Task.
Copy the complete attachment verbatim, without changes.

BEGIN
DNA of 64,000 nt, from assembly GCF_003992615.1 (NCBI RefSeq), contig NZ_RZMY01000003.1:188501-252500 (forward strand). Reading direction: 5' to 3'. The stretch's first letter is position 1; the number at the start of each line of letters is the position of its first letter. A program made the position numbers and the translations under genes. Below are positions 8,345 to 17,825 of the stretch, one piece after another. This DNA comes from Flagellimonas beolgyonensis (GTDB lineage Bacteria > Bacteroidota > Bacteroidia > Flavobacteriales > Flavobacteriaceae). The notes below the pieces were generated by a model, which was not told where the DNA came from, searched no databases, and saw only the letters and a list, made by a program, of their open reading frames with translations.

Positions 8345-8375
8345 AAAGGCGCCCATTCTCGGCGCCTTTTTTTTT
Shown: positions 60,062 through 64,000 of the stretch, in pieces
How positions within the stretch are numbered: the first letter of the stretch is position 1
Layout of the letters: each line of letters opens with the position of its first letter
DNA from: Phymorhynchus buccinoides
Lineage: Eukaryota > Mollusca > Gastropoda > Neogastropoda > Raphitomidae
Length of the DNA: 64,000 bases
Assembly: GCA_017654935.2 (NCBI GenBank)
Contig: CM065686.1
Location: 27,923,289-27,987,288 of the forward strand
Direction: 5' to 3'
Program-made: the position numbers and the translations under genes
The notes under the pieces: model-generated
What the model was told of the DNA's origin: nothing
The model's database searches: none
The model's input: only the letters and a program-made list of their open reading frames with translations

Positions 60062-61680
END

DNA of 64,000 nt, from assembly GCF_003992615.1 (NCBI RefSeq), contig NZ_RZMY01000003.1:188501-252500 (forward strand). Reading direction: 5' to 3'. The stretch's first letter is position 1; the number at the start of each line of letters is the position of its first letter. A program made the position numbers and the translations under genes. Below are positions 8,345 to 17,825 of the stretch, one piece after another. This DNA comes from Flagellimonas beolgyonensis (GTDB lineage Bacteria > Bacteroidota > Bacteroidia > Flavobacteriales > Flavobacteriaceae). The notes below the pieces were generated by a model, which was not told where the DNA came from, searched no databases, and saw only the letters and a list, made by a program, of their open reading frames with translations.

Positions 8345-8375
8345 AAAGGCGCCCATTCTCGGCGCCTTTTTTTTT
Shown: positions 60,062 through 64,000 of the stretch, in pieces
How positions within the stretch are numbered: the first letter of the stretch is position 1
Layout of the letters: each line of letters opens with the position of its first letter
DNA from: Phymorhynchus buccinoides
Lineage: Eukaryota > Mollusca > Gastropoda > Neogastropoda > Raphitomidae
Length of the DNA: 64,000 bases
Assembly: GCA_017654935.2 (NCBI GenBank)
Contig: CM065686.1
Location: 27,923,289-27,987,288 of the forward strand
Direction: 5' to 3'
Program-made: the position numbers and the translations under genes
The notes under the pieces: model-generated
What the model was told of the DNA's origin: nothing
The model's database searches: none
The model's input: only the letters and a program-made list of their open reading frames with translations

Positions 60062-61680